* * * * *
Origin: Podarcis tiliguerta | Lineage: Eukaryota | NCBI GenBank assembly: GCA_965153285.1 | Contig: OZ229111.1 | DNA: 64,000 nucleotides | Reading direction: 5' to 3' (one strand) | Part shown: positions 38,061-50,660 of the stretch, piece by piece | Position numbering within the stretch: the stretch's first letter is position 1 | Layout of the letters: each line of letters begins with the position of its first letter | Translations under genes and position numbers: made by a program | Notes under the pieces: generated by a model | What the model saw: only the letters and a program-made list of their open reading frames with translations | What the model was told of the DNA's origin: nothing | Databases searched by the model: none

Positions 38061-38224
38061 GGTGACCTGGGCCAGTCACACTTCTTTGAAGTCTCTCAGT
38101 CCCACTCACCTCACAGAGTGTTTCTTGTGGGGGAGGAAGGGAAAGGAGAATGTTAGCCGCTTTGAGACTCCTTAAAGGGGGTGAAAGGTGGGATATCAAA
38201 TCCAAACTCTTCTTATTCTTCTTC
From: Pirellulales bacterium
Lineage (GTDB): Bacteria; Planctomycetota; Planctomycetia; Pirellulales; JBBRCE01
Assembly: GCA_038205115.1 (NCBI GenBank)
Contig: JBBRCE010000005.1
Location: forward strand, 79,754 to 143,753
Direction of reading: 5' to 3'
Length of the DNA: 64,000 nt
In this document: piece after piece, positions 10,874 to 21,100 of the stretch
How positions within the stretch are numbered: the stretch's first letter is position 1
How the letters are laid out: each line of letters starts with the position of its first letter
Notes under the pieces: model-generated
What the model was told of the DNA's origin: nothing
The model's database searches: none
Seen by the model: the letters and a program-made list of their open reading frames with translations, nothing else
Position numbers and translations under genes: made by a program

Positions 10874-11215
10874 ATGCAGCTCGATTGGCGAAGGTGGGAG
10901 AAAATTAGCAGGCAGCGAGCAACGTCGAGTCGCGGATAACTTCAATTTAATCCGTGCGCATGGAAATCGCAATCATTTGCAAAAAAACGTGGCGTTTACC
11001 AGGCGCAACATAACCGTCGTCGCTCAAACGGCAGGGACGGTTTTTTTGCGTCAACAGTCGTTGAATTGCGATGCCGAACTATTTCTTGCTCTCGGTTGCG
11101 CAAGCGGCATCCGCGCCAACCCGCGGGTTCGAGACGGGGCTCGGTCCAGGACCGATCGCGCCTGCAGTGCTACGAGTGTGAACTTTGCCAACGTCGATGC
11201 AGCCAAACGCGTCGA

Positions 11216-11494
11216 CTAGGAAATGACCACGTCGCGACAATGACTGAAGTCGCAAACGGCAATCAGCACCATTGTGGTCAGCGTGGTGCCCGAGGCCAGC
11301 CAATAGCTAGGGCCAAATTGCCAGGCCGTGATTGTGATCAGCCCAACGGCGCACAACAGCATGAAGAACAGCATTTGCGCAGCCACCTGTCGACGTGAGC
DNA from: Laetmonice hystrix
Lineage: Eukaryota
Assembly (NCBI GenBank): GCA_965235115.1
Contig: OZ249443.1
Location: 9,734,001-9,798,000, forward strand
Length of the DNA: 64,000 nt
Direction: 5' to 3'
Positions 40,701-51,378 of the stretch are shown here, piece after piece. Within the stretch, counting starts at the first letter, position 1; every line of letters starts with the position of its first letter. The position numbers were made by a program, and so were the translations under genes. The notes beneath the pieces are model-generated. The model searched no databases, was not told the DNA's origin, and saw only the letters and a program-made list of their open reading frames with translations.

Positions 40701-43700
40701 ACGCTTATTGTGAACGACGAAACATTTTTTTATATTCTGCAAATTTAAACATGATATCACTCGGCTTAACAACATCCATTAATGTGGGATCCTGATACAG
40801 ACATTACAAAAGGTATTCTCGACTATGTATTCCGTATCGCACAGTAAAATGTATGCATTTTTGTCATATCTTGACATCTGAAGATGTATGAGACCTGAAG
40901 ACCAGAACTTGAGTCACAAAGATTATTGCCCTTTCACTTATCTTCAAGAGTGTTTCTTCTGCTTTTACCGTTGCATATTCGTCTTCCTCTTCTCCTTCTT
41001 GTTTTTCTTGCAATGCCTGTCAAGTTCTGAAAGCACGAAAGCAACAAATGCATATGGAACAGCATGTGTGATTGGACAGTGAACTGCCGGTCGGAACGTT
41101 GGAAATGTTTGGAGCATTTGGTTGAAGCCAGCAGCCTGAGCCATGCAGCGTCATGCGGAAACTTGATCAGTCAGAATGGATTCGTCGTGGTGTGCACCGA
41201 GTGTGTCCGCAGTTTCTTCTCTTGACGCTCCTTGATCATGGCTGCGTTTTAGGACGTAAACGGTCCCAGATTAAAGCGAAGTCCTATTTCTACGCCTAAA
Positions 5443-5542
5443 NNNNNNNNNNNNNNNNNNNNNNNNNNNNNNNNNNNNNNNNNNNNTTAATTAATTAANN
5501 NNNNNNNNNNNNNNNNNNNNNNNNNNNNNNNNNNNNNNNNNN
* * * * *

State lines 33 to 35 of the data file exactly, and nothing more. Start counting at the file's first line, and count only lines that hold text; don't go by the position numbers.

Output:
Contig: OZ249443.1
Location: 9,734,001-9,798,000, forward strand
Length of the DNA: 64,000 nt